“Incredible:” Italian woman wins 1-million-euro Picasso

International

Raffle organizers Peri Cochin, left, and Arabenne Reille unbox the painting “Nature morte” by Picasso at Christie’s auction house, Tuesday, May 19, 2020 in Paris. After an eight-week delay caused by France’s COVID-19 lockdown, the Christie’s auction house in Paris is hosting a raffle draw Wednesday for “Nature Morte,” an oil on canvas that Picasso painted in 1921. Raffle organizers say they have already raised 5 million euros ($5.4 million) by selling 50,000 tickets online for 100 euros ($109) each. Their hoped-for sales target was 200,000 tickets but the coronavirus crisis complicated the task. (AP Photo/Francois Mori)

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PARIS (AP) — An Italian accountant whose son bought her the raffle ticket as a Christmas present won a Pablo Picasso oil painting valued at 1 million euros ($1.1 million) in a charity draw Wednesday.

Claudia Borgogno summed up her amazement in one word: “Incredible.”

“I have never won anything before,” the 58-year-old told The Associated Press from her home in Ventimiglia, northern Italy. She said she likes Picasso, and the prospect of being able to hang one of the 20th Century master’s paintings on her wall was still sinking in.

Her son, Lorenzo Naso, bought two tickets in December, sending one to his mother.

“It was maybe the best decision in my life,” he told The AP.

The ticket was picked out in an electronic draw at the auction house Christie’s in Paris.

Organizers valued the painting, “Nature Morte,” or Still Life, as being worth 1 million euros. The billionaire art collector who provided it, David Nahmad, said the work is worth “at least two, three times” that.

“Claudia has won this extraordinary painting tonight that is worth one million and so is a millionaire,” organizer Peri Cochin announced after Borgogno’s name and winning ticket number were displayed on a screen.

The 51,140 tickets sold online for 100 euros ($109) each. Proceeds are going to provide water for villagers in Madagascar and Cameroon.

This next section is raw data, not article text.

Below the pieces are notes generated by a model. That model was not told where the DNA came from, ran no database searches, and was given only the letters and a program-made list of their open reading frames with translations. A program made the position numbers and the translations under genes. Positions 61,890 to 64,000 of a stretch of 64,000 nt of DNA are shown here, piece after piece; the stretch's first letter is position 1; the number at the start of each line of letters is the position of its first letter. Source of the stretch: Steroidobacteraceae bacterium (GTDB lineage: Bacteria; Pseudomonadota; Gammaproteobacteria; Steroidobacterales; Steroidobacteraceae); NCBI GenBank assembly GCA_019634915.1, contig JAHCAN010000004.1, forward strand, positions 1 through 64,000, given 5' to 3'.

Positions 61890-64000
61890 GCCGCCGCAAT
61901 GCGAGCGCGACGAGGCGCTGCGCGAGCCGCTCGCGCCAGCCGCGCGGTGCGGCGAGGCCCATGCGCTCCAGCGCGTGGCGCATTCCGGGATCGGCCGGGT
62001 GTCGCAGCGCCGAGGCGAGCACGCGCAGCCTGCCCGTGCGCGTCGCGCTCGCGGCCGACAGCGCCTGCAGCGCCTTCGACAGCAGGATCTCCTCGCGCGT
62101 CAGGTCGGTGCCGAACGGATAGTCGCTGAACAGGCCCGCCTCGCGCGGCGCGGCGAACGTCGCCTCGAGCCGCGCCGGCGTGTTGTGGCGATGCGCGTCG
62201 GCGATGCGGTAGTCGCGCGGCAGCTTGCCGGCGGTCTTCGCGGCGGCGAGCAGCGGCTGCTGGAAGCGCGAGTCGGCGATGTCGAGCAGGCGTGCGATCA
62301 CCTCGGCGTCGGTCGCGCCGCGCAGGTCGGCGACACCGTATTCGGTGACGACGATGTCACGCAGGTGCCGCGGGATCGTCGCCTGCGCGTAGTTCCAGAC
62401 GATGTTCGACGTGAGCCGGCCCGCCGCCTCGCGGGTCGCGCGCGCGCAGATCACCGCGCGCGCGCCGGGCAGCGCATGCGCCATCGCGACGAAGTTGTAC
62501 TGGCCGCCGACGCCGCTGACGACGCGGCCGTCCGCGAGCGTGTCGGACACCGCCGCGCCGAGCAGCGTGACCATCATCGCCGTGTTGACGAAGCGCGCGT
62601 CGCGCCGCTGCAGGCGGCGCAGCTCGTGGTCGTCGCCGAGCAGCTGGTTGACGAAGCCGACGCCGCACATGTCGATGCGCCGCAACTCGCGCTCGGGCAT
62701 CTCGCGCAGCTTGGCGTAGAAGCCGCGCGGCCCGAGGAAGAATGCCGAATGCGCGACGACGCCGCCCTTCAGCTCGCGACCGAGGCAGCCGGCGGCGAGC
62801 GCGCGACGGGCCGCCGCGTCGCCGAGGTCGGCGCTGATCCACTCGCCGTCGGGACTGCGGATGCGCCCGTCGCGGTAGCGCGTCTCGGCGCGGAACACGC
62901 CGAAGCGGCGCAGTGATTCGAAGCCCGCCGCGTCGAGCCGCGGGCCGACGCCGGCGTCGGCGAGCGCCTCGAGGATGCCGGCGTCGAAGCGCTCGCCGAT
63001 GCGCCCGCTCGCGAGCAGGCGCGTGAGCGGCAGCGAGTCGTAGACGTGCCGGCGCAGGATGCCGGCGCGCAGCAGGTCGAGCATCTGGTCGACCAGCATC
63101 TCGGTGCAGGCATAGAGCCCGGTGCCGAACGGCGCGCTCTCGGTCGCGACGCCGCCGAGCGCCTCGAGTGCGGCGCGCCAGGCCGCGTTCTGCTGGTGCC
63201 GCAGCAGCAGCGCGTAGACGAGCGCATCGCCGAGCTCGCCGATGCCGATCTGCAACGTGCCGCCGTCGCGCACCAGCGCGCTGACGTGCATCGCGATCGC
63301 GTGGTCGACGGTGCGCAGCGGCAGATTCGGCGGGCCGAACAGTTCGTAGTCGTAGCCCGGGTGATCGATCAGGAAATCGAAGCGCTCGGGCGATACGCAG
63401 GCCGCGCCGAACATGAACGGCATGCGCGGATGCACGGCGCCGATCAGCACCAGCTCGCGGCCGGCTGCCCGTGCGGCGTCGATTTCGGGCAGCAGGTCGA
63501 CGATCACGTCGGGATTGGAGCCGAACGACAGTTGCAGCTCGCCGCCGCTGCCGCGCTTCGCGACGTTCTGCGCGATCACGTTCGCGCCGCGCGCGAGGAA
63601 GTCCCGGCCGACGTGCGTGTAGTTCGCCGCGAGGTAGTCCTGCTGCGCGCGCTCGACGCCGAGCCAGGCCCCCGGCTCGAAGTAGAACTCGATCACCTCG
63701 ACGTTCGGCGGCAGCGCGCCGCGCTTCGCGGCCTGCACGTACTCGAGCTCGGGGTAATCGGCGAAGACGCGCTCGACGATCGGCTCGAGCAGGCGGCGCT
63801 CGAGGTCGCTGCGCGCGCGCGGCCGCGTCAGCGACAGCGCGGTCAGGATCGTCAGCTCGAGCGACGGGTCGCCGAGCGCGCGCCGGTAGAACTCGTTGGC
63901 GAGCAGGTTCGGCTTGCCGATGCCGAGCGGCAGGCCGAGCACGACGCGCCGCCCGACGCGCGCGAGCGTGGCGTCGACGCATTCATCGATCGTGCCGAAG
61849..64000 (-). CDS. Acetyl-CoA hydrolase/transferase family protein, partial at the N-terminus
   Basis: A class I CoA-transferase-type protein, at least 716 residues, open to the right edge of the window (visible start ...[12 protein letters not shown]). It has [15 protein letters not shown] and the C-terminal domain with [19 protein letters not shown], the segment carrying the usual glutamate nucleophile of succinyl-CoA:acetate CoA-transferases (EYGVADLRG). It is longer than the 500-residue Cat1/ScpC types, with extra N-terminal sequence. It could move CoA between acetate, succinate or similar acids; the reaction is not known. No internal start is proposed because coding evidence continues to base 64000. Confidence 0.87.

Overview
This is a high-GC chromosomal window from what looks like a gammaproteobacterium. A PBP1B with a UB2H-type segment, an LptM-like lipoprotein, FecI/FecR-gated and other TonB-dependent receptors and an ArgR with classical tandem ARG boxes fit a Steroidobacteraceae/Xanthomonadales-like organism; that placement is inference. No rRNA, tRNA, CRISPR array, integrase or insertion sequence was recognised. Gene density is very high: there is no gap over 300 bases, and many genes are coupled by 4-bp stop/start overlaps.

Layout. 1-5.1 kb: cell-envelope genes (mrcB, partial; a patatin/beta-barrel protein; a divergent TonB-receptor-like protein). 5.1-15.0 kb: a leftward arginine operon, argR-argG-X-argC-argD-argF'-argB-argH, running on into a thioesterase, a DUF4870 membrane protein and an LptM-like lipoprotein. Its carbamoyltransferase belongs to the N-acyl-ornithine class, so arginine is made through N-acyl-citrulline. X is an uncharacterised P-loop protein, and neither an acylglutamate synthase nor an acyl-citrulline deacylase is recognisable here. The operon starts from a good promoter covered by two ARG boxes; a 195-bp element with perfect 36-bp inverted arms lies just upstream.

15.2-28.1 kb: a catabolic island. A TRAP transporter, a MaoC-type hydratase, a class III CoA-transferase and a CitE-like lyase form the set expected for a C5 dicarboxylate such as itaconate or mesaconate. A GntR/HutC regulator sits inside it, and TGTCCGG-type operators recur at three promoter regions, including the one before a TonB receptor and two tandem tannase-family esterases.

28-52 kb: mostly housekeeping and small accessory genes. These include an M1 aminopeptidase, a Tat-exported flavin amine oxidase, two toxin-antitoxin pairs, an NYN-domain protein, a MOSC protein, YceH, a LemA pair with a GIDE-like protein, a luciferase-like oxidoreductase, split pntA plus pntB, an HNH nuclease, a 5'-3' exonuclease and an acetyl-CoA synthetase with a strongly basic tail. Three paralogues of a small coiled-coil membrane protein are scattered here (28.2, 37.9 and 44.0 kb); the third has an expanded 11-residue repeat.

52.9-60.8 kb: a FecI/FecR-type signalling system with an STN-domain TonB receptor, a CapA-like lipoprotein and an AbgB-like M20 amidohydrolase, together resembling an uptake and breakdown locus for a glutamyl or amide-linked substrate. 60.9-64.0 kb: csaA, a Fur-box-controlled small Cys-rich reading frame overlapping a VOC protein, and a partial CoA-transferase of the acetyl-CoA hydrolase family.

The draw was originally scheduled for March but delayed by the coronavirus pandemic. Naso told The AP that he hadn’t realized it was taking place Wednesday and wasn’t watching the live broadcast.

The call from organizers to say that his mother had won came as shock.

She didn’t believe it.

“When I arrived and I told her she has won she was like, ‘Please don’t joke,’” he said. “She is not going to sleep tonight.”

Naso, an analyst for the European Union’s securities markets regulator, lives in Paris but has been staying with his mother in Italy during the coronavirus lockdown.

“It was a pretty awful period for us during this lockdown and now it’s great news,” he said.

Nahmad will be paid 900,000 euros for the work. The painting was the smallest of 300 works by Picasso that he owns, the largest private collection of works by the Spanish artist.

The small still life, which is signed “Picasso,” shows a newspaper and a glass of absinthe on a wood table. Picasso painted it in 1921.

Tickets were bought in more than 100 countries, with the bulk sold in France, the United States, Switzerland and Italy.

The winner of a similar raffle in 2013 was a 25-year-old fire sprinkler worker from Pennsylvania.

Copyright 2020 The Associated Press. All rights reserved. This material may not be published, broadcast, rewritten or redistributed.

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